• Frank Shelby Groner (1877-1943) was county attorney and later president of the College of Marshall.
  • Edith Wilmans, first woman elected to the Texas State Legislature, lived near Vineyard, in Jack County, for some years after leaving office; she raised goats and cattle on her farm, and was a practicing lawyer.[18]

Politics[edit]

Prior to 1952, Jack County was solidly Democratic in presidential elections similar to almost all of Texas & Solid South. From 1952 to 1996, the county was a swing county, though became somewhat of a bellwether earlier, voting for the national winner in all presidential elections from 1928 to 2004 except for 1960, 1968, & 1996. From 2000 on, the county has become a Republican Party stronghold, with its presidential candidates winning by increasing margins in each passing election. As a testament to how strongly Republican the county has swung, Donald Trump defeated Hillary Clinton by a margin of 79.4 percent in 2016, compared to an only 6.7 percent margin Bob Dole won the county by 20 years prior at the start of its Republican trend.

United States presidential election results for Jack County, Texas[19]
Year Republican Democratic Third party
No.  % No.  % No.  %
2020 3,418 90.38% 331 8.75% 33 0.87%
2016 2,973 88.75% 314 9.37% 63 1.88%
2012 2,580 88.72% 303 10.42% 25 0.86%
2008 2,528 83.63% 470 15.55% 25 0.83%
2004 2,470 79.01% 643 20.57% 13 0.42%
2000 2,107 70.85% 822 27.64% 45 1.51%
1996 1,162 46.72% 1,019 40.97% 306 12.30%
1992 1,041 31.10% 1,254 37.47% 1,052 31.43%
1988 1,542 50.16% 1,521 49.48% 11 0.36%
1984 1,825 65.67% 945 34.01% 9 0.32%
1980 1,482 51.51% 1,349 46.89% 46 1.60%
1976 1,049 36.54% 1,814 63.18% 8 0.28%
1972 1,719 68.57% 775 30.91% 13 0.52%
1968 966 37.00% 1,133 43.39% 512 19.61%
1964 847 34.66% 1,594 65.22% 3 0.12%
1960 1,342 55.18% 1,079 44.37% 11 0.45%
1956 1,327 56.54% 997 42.48% 23 0.98%
1952 1,406 55.38% 1,130 44.51% 3 0.12%
1948 265 14.58% 1,426 78.48% 126 6.93%
1944 217 11.05% 1,484 75.56% 263 13.39%
1940 305 12.97% 2,046 86.99% 1 0.04%
1936 183 14.01% 1,113 85.22% 10 0.77%
1932 189 11.57% 1,429 87.45% 16 0.98%
1928 1,068 70.22% 450 29.59% 3 0.20%
1924 290 19.73% 1,154 78.50% 26 1.77%
1920 253 28.72% 566 64.25% 62 7.04%
1916 121 10.98% 862 78.22% 119 10.80%
1912 85 7.35% 755 65.25% 317 27.40%


See also[edit]

References[edit]

  1. ^ "Jack County, Texas". United States Census Bureau. Retrieved January 30, 2022.
  2. ^ "Find a County". National Association of Counties. Archived from the original on May 31, 2011. Retrieved June 7, 2011.
  3. ^ "Texas: Individual County Chronologies". Texas Atlas of Historical County Boundaries. The Newberry Library. 2008. Retrieved May 24, 2015.
  4. ^ "Jack, Patrick Churchill". The Handbook of Texas Online. The Texas State Historical Association. Retrieved May 27, 2009.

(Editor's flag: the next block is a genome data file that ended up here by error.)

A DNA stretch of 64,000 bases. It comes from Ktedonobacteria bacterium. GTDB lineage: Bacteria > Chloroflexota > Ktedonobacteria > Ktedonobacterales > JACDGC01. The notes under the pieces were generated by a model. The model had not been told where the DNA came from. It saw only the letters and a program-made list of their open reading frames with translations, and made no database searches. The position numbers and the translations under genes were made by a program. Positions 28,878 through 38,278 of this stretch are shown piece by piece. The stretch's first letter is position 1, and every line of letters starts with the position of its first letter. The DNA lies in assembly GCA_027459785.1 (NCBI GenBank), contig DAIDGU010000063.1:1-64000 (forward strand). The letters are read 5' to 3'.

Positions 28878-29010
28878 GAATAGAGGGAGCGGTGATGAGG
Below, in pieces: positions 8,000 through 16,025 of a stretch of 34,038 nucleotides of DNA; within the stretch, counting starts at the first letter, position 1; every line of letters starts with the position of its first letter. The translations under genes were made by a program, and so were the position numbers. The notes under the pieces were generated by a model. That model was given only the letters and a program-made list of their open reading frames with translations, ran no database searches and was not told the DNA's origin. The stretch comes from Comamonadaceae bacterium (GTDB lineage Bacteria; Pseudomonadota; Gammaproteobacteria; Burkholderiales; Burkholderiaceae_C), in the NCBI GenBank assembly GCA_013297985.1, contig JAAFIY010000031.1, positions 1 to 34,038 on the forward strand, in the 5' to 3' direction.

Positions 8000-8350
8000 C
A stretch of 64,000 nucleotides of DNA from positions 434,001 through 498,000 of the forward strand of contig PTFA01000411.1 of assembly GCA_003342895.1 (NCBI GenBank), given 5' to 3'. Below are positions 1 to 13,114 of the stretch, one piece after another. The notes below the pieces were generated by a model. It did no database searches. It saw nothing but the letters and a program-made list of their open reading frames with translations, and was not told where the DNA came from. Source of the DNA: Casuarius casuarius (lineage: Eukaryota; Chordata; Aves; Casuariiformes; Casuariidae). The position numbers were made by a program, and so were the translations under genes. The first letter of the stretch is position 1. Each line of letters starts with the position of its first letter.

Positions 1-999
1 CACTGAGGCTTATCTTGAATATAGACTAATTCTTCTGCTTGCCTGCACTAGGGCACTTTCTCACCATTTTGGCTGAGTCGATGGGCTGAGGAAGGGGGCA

5. ^ "Jack, William Houston". The Handbook of Texas Online. The Texas State Historical Association. Retrieved May 27, 2009.
  6. ^ Gannett, Henry (1905). The Origin of Certain Place Names in the United States. Govt. Print. Off. pp. 167.
  7. ^ "State Rep. Springer announces district tour July 30". Lubbock Avalanche-Journal, July 16, 2013. Retrieved July 18, 2013.
  8. ^ "2010 Census Gazetteer Files". United States Census Bureau. August 22, 2012. Retrieved May 2, 2015.
  9. ^ "Census of Population and Housing from 1790-2000". US Census Bureau. Retrieved January 24, 2022.
  10. ^ "Texas Almanac: Population History of Counties from 1850–2010" (PDF). Texas Almanac. Retrieved May 2, 2015.
  11. ^ a b "P2 HISPANIC OR LATINO, AND NOT HISPANIC OR LATINO BY RACE - 2010: DEC Redistricting Data (PL 94-171) - Jack County, Texas". United States Census Bureau.
  12. ^ a b "P2 HISPANIC OR LATINO, AND NOT HISPANIC OR LATINO BY RACE - 2020: DEC Redistricting Data (PL 94-171) - Jack County, Texas". United States Census Bureau.
  13. ^ "U.S. Census website". United States Census Bureau. Retrieved May 14, 2011.
  14. ^ Where Same-Sex Couples Live, June 26, 2015, retrieved July 6, 2015
  15. ^ Smith, Patrick (January 6, 2014). "Enbridge funds $200 million RES Texas wind project". Windpower Monthly. Retrieved September 4, 2014. See also Enbridge
  16. ^ Ingle, John. "Casper, Wyoming-based company begins hauling wind generator pieces to Jack County," Times Record News, September 3, 2014. Accessed: September 4, 2014.
  17. ^ "Portfolio - RES - Global Renewable Energy Company". www.res-americas.com. Retrieved April 12, 2018.
  18. ^ Nancy Baker Jones; Ruthe Winegarten (July 22, 2010). Capitol Women: Texas Female Legislators, 1923–1999. University of Texas Press. pp. 80–. ISBN 978-0-292-78853-4.
  19. ^ Leip, David. "Dave Leip's Atlas of U.S. Presidential Elections". uselectionatlas.org. Retrieved April 12, 2018.

External links[edit]

Coordinates: 33°14′N 98°11′W / 33.24°N 98.18°W / 33.24; -98.18